Today marks the Magna Carta’s 800th anniversary. The historic document established the foundations of our democracy and human rights. It also recognises that the monarch is not above the law.
To mark the anniversary the Queen today returned to Runnymede, where King John sealed the important document in 1215. Today, there are just four copies of the original Magna Carta remaining, two are held at the British Library, while Lincoln Cathedral and Salisbury Cathedral are home to the others.
The Great Charter, as it translates to from Latin, includes components calling for the “better ordering of our kingdom”. There were over 60 original principles, although many have since lost their significance, ranging from protection from illegal imprisonment and the promise of swift justice to land ownership and limiting payments to the crown. Three of its 63 clauses remain on Britain’s statute book.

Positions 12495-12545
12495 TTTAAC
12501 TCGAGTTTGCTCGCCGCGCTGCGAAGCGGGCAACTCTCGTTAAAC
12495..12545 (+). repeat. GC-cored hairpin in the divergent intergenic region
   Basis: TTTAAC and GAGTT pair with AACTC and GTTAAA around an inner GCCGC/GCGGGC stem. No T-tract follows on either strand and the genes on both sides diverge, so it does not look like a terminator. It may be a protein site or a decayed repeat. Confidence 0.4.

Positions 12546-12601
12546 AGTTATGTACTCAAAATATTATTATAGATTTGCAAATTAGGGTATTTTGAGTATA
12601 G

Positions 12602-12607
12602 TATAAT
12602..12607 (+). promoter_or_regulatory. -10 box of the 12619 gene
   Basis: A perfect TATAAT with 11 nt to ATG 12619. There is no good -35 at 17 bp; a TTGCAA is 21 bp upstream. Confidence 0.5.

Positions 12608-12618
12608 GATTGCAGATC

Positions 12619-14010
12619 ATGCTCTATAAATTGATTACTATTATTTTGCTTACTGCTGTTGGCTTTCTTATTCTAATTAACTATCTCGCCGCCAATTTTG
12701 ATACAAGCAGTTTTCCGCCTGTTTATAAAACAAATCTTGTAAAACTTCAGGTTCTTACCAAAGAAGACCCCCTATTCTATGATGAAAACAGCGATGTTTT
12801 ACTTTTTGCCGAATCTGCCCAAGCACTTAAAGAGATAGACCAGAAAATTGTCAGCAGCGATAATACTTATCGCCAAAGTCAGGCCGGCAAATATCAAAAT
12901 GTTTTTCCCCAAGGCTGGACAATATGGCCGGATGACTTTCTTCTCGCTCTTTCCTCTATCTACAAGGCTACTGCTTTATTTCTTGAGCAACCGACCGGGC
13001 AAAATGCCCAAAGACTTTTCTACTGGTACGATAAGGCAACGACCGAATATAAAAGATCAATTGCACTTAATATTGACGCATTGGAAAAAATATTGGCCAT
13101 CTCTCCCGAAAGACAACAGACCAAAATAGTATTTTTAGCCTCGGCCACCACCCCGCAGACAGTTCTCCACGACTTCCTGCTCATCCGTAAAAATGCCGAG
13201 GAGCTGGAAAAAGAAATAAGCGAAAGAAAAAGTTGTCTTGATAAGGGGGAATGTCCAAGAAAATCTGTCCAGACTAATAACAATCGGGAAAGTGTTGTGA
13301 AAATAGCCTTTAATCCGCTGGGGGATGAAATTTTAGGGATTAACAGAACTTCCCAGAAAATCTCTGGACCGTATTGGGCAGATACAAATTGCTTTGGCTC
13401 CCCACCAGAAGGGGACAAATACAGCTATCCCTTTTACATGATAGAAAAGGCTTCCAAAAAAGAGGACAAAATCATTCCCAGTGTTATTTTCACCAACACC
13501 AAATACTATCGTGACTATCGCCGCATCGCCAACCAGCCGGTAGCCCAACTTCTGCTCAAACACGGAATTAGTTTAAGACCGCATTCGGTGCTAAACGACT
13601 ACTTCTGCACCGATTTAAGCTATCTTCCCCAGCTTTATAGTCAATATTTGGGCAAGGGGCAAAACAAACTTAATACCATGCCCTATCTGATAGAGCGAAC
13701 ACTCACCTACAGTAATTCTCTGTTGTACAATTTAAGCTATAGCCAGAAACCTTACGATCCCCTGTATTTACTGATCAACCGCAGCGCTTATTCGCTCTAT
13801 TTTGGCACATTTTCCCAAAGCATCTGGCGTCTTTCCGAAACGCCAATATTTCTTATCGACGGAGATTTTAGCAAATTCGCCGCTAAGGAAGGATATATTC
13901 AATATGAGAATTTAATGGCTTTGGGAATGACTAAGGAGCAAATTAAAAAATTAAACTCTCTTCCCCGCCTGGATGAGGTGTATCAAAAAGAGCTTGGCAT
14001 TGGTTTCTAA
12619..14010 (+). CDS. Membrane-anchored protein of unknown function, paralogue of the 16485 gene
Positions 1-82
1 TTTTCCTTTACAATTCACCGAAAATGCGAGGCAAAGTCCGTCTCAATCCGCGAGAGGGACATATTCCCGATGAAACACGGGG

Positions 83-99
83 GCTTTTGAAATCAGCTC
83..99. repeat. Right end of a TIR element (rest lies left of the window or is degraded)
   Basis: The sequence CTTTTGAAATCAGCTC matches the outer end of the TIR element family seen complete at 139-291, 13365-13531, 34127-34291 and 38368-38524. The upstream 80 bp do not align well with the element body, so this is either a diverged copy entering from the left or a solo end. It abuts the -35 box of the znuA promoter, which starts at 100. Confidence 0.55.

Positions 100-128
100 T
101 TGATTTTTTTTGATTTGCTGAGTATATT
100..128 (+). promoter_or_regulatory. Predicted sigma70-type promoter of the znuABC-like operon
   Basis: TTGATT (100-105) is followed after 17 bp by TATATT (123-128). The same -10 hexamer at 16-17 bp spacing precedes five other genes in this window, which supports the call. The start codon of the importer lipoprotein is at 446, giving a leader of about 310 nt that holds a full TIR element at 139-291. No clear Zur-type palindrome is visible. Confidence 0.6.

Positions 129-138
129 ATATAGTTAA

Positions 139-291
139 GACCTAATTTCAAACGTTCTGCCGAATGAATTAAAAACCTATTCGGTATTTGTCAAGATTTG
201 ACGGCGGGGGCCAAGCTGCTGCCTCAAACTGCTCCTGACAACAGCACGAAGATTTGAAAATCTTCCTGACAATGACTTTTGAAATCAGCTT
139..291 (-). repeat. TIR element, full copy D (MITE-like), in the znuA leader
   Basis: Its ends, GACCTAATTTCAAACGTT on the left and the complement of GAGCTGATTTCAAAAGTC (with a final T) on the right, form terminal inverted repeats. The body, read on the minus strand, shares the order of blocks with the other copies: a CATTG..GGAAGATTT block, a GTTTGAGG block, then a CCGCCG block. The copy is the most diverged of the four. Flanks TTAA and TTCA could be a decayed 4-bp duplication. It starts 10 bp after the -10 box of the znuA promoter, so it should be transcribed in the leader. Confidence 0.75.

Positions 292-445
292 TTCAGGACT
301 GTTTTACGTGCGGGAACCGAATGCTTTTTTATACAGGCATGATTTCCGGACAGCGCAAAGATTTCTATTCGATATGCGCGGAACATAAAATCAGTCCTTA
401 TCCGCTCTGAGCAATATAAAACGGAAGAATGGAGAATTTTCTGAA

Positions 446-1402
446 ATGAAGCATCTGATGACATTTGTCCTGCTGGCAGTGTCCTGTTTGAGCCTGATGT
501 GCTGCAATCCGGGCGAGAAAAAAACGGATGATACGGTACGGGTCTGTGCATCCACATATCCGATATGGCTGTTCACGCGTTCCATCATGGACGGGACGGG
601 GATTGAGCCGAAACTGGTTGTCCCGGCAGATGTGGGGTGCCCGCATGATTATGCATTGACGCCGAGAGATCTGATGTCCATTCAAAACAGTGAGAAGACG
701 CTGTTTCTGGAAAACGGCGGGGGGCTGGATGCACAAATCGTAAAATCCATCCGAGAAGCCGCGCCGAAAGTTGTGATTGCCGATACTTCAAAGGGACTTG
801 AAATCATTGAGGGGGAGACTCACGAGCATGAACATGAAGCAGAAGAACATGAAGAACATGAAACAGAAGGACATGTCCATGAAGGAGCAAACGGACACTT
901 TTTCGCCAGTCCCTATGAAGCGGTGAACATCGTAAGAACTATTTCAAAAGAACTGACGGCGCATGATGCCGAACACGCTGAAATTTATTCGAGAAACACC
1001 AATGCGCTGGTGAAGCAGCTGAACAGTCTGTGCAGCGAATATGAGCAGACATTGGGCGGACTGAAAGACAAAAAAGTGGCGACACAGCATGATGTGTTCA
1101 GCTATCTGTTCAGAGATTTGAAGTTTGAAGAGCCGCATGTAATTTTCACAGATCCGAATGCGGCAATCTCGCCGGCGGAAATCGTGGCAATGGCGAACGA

Robert Worcester, chairman of the Magna Carta 800th committee, commented, “The relevance of the Magna Carta in the 21st century is that it is the foundation of liberty.”
Since the original Magna Carta there have been a series of modern ‘versions’ from the US Constitution to the UN Declaration of Human Right, as well as various conventions on climate change and sustainability – Magna Carta for the Earth.
Over the last few months Blue & Green Tomorrow has been taking a look at the modern Magna Carta’s:
Photo: sherrymain via Flickr
We’re live on Crowdcube. To own a share in our tomorrow, click here.